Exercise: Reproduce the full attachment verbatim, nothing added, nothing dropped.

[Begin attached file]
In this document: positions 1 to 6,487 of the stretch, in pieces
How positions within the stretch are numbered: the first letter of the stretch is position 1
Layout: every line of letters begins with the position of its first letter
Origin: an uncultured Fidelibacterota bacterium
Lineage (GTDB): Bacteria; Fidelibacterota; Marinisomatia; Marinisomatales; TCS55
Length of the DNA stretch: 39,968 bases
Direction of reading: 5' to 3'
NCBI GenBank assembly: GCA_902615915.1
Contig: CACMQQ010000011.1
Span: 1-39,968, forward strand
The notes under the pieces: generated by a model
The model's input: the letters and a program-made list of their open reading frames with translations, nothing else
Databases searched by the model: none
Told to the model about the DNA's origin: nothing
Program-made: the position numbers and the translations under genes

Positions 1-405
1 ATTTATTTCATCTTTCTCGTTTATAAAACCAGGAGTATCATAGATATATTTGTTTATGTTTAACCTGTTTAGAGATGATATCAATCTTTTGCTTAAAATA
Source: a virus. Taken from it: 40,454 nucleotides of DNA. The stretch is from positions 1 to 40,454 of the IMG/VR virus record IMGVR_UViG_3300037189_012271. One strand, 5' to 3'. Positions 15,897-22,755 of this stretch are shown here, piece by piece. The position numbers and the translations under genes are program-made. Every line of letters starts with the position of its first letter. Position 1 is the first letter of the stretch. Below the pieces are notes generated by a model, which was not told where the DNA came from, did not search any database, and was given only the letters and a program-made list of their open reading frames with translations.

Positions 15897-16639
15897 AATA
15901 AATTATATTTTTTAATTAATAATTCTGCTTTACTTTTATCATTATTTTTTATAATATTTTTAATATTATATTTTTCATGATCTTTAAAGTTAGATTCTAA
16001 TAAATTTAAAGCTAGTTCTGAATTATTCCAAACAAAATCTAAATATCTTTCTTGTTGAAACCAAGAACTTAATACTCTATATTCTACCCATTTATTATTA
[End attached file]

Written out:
In this document: positions 1 to 6,487 of the stretch, in pieces
How positions within the stretch are numbered: the first letter of the stretch is position 1
Layout: every line of letters begins with the position of its first letter
Origin: an uncultured Fidelibacterota bacterium
Lineage (GTDB): Bacteria; Fidelibacterota; Marinisomatia; Marinisomatales; TCS55
Length of the DNA stretch: 39,968 bases
Direction of reading: 5' to 3'
NCBI GenBank assembly: GCA_902615915.1
Contig: CACMQQ010000011.1
Span: 1-39,968, forward strand
The notes under the pieces: generated by a model
The model's input: the letters and a program-made list of their open reading frames with translations, nothing else
Databases searched by the model: none
Told to the model about the DNA's origin: nothing
Program-made: the position numbers and the translations under genes

Positions 1-405
1 ATTTATTTCATCTTTCTCGTTTATAAAACCAGGAGTATCATAGATATATTTGTTTATGTTTAACCTGTTTAGAGATGATATCAATCTTTTGCTTAAAATA
Source: a virus. Taken from it: 40,454 nucleotides of DNA. The stretch is from positions 1 to 40,454 of the IMG/VR virus record IMGVR_UViG_3300037189_012271. One strand, 5' to 3'. Positions 15,897-22,755 of this stretch are shown here, piece by piece. The position numbers and the translations under genes are program-made. Every line of letters starts with the position of its first letter. Position 1 is the first letter of the stretch. Below the pieces are notes generated by a model, which was not told where the DNA came from, did not search any database, and was given only the letters and a program-made list of their open reading frames with translations.

Positions 15897-16639
15897 AATA
15901 AATTATATTTTTTAATTAATAATTCTGCTTTACTTTTATCATTATTTTTTATAATATTTTTAATATTATATTTTTCATGATCTTTAAAGTTAGATTCTAA
16001 TAAATTTAAAGCTAGTTCTGAATTATTCCAAACAAAATCTAAATATCTTTCTTGTTGAAACCAAGAACTTAATACTCTATATTCTACCCATTTATTATTA